Sometimes you want a big party on your birthday, and sometimes you just want to get away from it all. This was one of the latter years for me, so my husband Mike and I drove up to Wallowa County, Oregon, to visit our friend Jon and get some R&R.
This is not Jon’s first appearance on this blog—I wrote about his fancy firewood bundles last summer in my value-added marketing post.
We arrived late Saturday. Tucked into a corner of our guest room was a work table laden with shiny streamers and baubles, tools and small drawers—a fly-tying station. Jon is an avid fisher—and why wouldn’t you be when you’re a short drive (country-short, at least) from dozens of pristine mountain rivers? He promised to take us to a friend’s ranch on the Imnaha on Sunday and give me a fly-fishing lesson. The last time I fished was in about 1978. I barely remember it.
The next morning, we packed a lunch, fishing gear and the dogs into the pickup and took off.
Getting to Imnaha is a commitment—it’s 45 minutes from Enterprise, nearly on the edge of the state. As we drove into the Wallowa Mountains, snow flew. I looked out the back; the dogs were unfazed by the crust they were acquiring. Mike and I looked at each other. This was going to be some chilly fishing! But by the time we passed between Inmaha’s two buildings we had dropped a couple thousand feet. The sky had cleared and the temperature had risen at least 15 degrees.
But we weren’t there yet. We turned north for about ten miles, following the Imnaha River, until we ran out of pavement. Then we drove another ten on gravel. This road twisted up and into the mountains, around blind hairpin turns that revealed incredible views of the Imnaha River valley. We were so remote that we came across two bighorn sheep in the road! The dogs had already shaken off their snow-jackets and ran from side to side in the cab, anxious to explore.
Eventually, we wound down to the river’s edge. Jagged peaks rose up all around the narrow, grassy river valley we were in. The Imnaha ran hard and fast, swollen with spring snowmelt. Jon jogged down to survey the water and returned to get the gear. I would have drowned in his hip waders, figuratively if not literally, so I fished from shore.
What we were hoping to coax out of this cold, turgid river were steelhead. These rainbow trout act a bit like salmon—they swim hundreds of miles down the Imnaha, then the Snake, then the Columbia, all the way to the ocean, and then fight their way upstream all the way back a couple of years later to spawn and die. Jon works for a rafting outfitter and has documented a number of his catches. Did I mention that he is a great writer?
First Jon introduced me to the fishing gear. I had already declined the waders, but was totally fascinated by the little box of flies he’d tied.
“You’re basically trying to drop something into the water that looks like food,” Jon said. Fish look for sudden movement, and dark and light patterns. The nymphs had shiny bits to catch the light, and fuzzy bits that would clump in the water and look like little insect bodies. He said that pink was good during spawning season. “Mine are showy,” he said, pointing out the features of his nymphs.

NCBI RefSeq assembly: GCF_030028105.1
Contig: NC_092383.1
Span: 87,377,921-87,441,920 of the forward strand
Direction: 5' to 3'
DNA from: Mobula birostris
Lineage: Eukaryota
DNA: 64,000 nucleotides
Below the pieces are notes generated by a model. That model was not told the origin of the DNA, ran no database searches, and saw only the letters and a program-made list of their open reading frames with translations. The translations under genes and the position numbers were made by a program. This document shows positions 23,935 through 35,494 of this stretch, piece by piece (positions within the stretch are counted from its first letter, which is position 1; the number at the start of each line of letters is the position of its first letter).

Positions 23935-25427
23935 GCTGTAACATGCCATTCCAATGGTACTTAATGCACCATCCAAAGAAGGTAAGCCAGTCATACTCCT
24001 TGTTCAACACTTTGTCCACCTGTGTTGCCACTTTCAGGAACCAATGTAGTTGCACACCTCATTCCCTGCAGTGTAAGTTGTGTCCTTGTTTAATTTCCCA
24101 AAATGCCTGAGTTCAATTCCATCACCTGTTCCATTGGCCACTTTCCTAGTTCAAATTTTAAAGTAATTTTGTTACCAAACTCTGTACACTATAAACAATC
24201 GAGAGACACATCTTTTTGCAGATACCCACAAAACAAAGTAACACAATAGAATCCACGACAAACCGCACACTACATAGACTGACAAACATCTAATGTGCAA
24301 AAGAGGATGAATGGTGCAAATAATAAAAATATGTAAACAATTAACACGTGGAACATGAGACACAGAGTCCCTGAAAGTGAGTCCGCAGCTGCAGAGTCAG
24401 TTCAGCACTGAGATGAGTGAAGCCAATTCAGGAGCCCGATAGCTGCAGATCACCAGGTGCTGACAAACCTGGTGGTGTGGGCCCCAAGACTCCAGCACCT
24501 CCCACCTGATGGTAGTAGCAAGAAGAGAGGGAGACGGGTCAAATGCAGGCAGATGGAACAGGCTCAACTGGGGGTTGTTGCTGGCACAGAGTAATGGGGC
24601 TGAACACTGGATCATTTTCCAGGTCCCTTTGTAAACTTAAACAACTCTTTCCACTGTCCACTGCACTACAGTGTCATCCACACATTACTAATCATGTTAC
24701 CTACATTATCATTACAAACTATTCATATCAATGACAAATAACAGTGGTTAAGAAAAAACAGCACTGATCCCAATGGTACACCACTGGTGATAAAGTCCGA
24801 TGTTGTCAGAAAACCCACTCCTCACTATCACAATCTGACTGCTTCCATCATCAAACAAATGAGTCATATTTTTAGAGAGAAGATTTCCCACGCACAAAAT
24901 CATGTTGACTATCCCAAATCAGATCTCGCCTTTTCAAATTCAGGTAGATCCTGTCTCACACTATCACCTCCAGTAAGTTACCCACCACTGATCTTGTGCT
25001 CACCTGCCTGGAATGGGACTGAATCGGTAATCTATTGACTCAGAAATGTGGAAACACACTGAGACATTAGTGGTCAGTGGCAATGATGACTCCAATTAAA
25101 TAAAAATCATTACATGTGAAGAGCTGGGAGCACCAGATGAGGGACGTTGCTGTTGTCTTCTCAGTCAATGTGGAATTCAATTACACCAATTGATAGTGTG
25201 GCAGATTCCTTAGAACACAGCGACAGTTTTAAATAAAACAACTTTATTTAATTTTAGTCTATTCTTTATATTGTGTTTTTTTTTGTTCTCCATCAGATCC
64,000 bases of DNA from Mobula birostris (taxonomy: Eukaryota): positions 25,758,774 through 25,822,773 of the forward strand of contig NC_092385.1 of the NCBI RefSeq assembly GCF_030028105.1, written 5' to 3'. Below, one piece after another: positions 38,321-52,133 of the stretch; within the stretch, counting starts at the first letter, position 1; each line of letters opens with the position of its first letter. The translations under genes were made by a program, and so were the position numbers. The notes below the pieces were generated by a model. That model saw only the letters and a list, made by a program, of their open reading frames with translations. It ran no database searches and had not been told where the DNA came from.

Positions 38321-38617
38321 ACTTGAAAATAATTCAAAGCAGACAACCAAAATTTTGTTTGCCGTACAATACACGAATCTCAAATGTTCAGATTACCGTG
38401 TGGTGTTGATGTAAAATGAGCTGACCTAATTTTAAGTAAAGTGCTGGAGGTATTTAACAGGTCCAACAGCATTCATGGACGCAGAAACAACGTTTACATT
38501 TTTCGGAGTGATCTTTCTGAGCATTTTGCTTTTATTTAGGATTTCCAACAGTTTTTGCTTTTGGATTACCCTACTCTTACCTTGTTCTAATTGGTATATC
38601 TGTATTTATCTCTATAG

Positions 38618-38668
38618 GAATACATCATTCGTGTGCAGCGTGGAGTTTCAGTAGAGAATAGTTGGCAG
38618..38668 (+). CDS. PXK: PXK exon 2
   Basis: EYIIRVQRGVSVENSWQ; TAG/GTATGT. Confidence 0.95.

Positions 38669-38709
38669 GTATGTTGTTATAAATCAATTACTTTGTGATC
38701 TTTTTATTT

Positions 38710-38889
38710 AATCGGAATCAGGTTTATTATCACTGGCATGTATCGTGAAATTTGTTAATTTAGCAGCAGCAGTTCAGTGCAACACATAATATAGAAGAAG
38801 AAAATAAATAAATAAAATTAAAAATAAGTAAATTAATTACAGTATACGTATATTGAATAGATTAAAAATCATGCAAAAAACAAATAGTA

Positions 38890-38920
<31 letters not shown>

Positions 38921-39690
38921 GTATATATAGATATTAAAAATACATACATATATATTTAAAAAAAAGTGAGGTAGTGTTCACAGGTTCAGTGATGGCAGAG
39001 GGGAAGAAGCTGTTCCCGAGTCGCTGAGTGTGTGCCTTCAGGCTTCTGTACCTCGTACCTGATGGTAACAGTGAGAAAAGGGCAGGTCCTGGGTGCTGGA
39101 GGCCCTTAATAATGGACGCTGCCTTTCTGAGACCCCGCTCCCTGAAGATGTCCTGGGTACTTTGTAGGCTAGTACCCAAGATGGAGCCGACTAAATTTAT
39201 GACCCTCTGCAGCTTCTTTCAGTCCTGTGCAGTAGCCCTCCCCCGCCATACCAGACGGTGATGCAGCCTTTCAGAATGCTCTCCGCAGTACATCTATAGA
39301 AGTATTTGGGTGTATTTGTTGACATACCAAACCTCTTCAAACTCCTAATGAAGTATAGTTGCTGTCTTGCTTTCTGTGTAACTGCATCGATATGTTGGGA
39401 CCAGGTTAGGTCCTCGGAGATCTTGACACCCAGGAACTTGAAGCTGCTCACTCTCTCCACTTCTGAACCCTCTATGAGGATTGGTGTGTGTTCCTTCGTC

Jon explained how the fly rod works, a different technology from a standard rod-and-reel. Of course, the rods themselves are much longer, to aid in casting. Instead of relying on lead weights to give the hook loft, the line itself has weight. And there are little weights that you can put on your hook, called “heads.” Even with a head on your hook, it doesn’t weigh much, which is why fly-fishers actually get in the water on a wide river. (Plus, it’s fun to stand in the middle of a river.)
Some of the differences are purely aesthetic—the floating, round ball attached to the line that you watch to see if it dips into the water? “A bobber!” I said, proud that I knew something. “A strike indicator,” Jon corrected, and then proceeded to call it a bobber anyway.
Next lesson: Where to cast. He explained that fish like to hang out in calm water that isn’t too shallow; they avoid the strong current and the edges. What we were looking for, he said, was “soft” water, called the “seam.” Looking out, I could see a place where the top of the water smoothed out for about 20 feet. The seam.
The method of casting differs as well to accommodate the lighter bait and longer rod. The fly-fisher is nearly constantly in motion. Some people consider it an art form. Dry flies actually rest on the surface of the water to emulate flying insects landing. Even wet nymphs need to move often.
But Jon is a pragmatist; if there’s no need to do it fancy, don’t.
“Have you ever seen A River Runs Through It?” he asked me.
Subsequently, I was not being taught to whip the line around in the air like a lariat.
As Jon explained the timing of pulling the nymph back for another cast, Mike, who was observing from further up the bank, yelled, “Your bobber!” While I had been looking downstream, following Jon’s illustration, a fish hit my fly. But the fish recognized the fly wasn’t food and, since I hadn’t pulled up to set the hook, spit it out.
I kept casting, trying to focus on my form. After a while, Jon joined me—and then his rod snapped in two.
Since I was the only one doing anything, I practiced my cast a few more times and then called it quits. We went back to the rig and ate lunch in the sun. The scenery was so spectacular that it was difficult to leave.
Jon was disappointed that we didn’t catch anything; I wasn’t. I completely understand the notion that going fishing can just be an excuse to be outside all day! It was exactly the kind of birthday I was hoping for.